Women on front lines in Syria, Iraq against IS
Just over a year ago, Afshin Kobani was a teacher. Now, the Kurdish Syrian woman has traded the classroom for the front lines in the battle for Kobani, a town besieged by fighters from the Islamic State extremist group.
The 28-year-old Kurdish fighter, who uses a nom de guerre, said she decided to join the fight in her hometown when she saw IS advances in Syria.
"I lost many friends to this, and I decided there was a need to join up," said Kobani, who declined to reveal her birth name. "This is our land our own and if we don't do it, who else will?"
Perched on the other side of the Turkish border, the Syrian town of Kobani has been under an intense assault by IS for more than a month.
The town surrounded on the east, south and west by IS is being defended by Kurdish forces in Syria. Among those fighters are thousands of women, an unusual phenomenon in the Muslim world in which warfare is often associated with manhood.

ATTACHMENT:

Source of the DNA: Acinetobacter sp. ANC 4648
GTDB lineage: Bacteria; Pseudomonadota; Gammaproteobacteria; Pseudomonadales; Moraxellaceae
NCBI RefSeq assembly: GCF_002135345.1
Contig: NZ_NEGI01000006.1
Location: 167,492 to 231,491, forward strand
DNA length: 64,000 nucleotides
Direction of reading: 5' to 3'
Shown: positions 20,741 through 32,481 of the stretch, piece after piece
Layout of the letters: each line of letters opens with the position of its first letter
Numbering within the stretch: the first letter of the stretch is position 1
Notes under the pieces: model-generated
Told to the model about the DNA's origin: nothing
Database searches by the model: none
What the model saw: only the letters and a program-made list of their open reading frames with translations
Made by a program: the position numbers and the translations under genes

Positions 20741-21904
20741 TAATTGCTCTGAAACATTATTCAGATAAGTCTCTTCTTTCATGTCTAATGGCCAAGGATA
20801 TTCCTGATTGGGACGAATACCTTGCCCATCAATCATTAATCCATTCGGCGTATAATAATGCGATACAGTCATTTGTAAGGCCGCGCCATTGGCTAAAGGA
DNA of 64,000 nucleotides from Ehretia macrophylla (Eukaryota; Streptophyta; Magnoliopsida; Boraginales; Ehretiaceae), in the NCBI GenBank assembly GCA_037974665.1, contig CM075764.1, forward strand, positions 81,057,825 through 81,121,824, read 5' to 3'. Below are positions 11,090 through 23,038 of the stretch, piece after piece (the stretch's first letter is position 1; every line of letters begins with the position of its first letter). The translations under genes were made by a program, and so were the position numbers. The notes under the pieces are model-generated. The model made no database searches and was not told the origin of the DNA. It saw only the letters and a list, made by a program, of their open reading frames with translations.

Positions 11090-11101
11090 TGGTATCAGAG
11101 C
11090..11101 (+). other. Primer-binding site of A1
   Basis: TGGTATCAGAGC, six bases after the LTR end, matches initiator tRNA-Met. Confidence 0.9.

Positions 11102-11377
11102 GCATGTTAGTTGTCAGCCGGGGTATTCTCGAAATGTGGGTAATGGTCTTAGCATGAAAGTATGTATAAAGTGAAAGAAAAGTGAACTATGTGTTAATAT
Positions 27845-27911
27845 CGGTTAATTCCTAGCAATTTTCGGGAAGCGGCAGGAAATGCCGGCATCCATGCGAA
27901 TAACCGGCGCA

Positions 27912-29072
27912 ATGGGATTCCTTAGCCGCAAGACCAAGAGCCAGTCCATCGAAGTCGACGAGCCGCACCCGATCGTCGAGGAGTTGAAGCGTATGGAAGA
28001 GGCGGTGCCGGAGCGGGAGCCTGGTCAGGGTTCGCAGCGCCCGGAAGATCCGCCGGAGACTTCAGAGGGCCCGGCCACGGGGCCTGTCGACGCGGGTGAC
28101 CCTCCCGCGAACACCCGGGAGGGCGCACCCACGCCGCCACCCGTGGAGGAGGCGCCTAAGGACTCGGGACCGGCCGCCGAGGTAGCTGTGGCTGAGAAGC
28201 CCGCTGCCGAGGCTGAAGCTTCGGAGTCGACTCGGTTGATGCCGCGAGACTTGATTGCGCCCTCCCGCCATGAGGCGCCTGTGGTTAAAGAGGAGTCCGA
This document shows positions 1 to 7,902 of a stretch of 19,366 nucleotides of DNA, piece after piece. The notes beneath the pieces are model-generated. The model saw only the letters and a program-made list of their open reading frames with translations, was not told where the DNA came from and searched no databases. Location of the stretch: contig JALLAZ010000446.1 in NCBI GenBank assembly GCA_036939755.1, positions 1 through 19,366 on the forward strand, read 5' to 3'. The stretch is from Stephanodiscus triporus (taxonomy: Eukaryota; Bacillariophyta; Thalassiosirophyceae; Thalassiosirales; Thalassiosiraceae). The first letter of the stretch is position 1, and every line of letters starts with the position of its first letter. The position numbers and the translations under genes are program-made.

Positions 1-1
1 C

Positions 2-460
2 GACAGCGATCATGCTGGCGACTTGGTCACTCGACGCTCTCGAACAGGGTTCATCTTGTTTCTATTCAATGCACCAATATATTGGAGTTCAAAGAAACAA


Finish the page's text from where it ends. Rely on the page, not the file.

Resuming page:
In April, Kurdish fighters created all-female combat units that have grown to include more than 10,000 women. These female fighters have played a major role in battles against IS, said Nasser Haj Mansour, a defense official in Syria's Kurdish region.
The Kurdish women now find themselves battling militants preaching an extreme form of Islam dictating that women only leave the house if absolutely necessary.
Earlier this month the Syrian Observatory for Human Rights, which monitors events in Syria, reported IS militants beheaded nine Kurdish fighters, including three women, captured in clashes near Turkish border.
After more than a year of fighting, Kobani has risen through the ranks to become a commander of a mixed-gender unit. "We are just the same as men; there's no difference," she said.
"We can do any type of job, including armed mobilization." There is nothing new about Kurdish women fighters. They have fought alongside men for years in a guerrilla war against Turkey, seeking an independent Kurdistan which would encompass parts of Turkey, Syria, Iraq and Iran.
The campaign for Kurdish independence has been pursued mainly by leftist militant groups that championed gender equality, such as the Kurdistan Workers Party in Turkey.
Suicide bombings have long been part of the Kurdish women fighters' battleground repertory.
Early this month, Deilar Kanj Khamis, better known by her military name Arin Mirkan, blew herself up outside Kobani, killing 10 IS fighters, according to Kurdish forces.